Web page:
Up to 30% of the organizations hit as part of the cyberespionage campaign waged by the hackers responsible for the SolarWinds supply chain attack did not use the company’s compromised software, says Brandon Wales, acting director of CISA. These victims were targeted in a variety of other ways, he says.
The law enforcement agencies behind this week's disruption - dubbed “Operation Ladybird” - of Emotet are helping victims by pushing out an update via the botnet’s infrastructure that will disconnect their devices from the malicious network.
North Korean hackers have been "targeting security researchers working on vulnerability research and development at different companies and organizations" to trick them into installing backdoored software that gives attackers remote access to their systems, warns Google's Threat Analysis Group.
Email security vendor Mimecast confirmed Tuesday that the hackers responsible for the SolarWinds supply chain hack also breached the security firm's network to compromise a digital certificate that encrypts data that moves between some of the firm's products and Microsoft's servers.
Zscaler's ThreatLabz research team is tracking a new botnet dubbed DreamBus that's installing the XMRig cryptominer on powerful, enterprise-class Linux and Unix systems with the goal of using their computing power to mine monero.
Microsoft researchers are offering fresh details on the SolarWinds hackers' extensive efforts to remain hidden, which gave them more time to fully penetrate systems, move laterally through networks and exfiltrate data in follow-on attacks.
Ransomware dominated the cybercrime landscape in 2020 and looks set to do so again this year, as criminals seek fresh new ways to make victims pay. Experts predict gangs will double down on whatever works, which lately includes data exfiltration.
Security firm FireEye has released a free auditing and remediation tool on GitHub that it says can help organizations determine if the hacking group that targeted SolarWinds used similar techniques within their network to gain access to Microsoft Office 365 accounts.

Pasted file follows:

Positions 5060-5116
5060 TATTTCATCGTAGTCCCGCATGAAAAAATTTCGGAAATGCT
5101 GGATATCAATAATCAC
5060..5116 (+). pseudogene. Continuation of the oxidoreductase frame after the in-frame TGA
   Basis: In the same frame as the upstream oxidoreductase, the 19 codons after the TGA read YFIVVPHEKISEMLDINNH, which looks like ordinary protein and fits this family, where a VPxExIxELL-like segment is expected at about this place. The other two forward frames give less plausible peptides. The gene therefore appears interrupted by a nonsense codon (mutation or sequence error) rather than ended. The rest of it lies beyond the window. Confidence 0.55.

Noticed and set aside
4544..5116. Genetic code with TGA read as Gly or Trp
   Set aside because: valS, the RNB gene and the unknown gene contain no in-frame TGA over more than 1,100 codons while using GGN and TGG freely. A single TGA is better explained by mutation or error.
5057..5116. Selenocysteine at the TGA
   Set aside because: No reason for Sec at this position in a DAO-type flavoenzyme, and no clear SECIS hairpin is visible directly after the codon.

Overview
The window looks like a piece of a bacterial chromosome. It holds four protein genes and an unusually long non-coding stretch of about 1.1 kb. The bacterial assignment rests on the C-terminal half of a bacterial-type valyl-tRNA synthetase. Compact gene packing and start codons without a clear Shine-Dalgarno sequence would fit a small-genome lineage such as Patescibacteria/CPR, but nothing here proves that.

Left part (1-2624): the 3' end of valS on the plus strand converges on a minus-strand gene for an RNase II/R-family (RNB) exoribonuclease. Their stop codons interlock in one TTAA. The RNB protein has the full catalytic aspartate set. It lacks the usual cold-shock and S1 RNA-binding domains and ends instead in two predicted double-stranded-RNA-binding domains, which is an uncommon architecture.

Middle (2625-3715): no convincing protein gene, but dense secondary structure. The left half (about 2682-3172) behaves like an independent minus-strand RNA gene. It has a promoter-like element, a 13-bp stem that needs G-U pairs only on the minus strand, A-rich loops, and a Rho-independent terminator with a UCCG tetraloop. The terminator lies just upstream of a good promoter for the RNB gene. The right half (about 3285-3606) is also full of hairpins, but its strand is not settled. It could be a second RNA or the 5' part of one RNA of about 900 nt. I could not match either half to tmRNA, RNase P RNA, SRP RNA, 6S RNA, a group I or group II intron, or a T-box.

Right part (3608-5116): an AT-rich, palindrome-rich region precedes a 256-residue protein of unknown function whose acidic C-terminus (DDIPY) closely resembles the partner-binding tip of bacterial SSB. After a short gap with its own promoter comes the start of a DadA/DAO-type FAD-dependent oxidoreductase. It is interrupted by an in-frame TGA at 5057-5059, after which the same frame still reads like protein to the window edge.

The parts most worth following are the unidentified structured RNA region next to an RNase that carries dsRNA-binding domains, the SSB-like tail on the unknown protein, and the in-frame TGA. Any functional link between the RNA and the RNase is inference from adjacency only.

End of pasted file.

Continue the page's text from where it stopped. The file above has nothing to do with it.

Symantec Threat Intelligence says it's uncovered another malware variant used in the SolarWinds supply chain hack - a loader nicknamed "Raindrop" that apparently was used to deliver Cobalt Strike, a legitimate penetration testing tool, to a handful of targets.
A new leaks site claims to be selling data from Cisco, FireEye, Microsoft and SolarWinds that was stolen via the SolarWinds supply chain attack. Security experts question whether the offer is legitimate and note that it parallels previous efforts, including by Russia, designed to foil hack attack attribution.
A recently identified mobile remote access Trojan dubbed "Rogue," which exploits Google's Firebase development platform, targets Android devices to exfiltrate personal data and can deliver other malware, according to Check Point Research. The RAT is being offered for sale or rent in darknet forums.
Investigators probing the supply chain attack that hit SolarWinds say attackers successfully hacked the company's Microsoft Visual Studio development tools to add a backdoor into Orion network monitoring security software builds. They warn that other vendors may have been similarly subverted.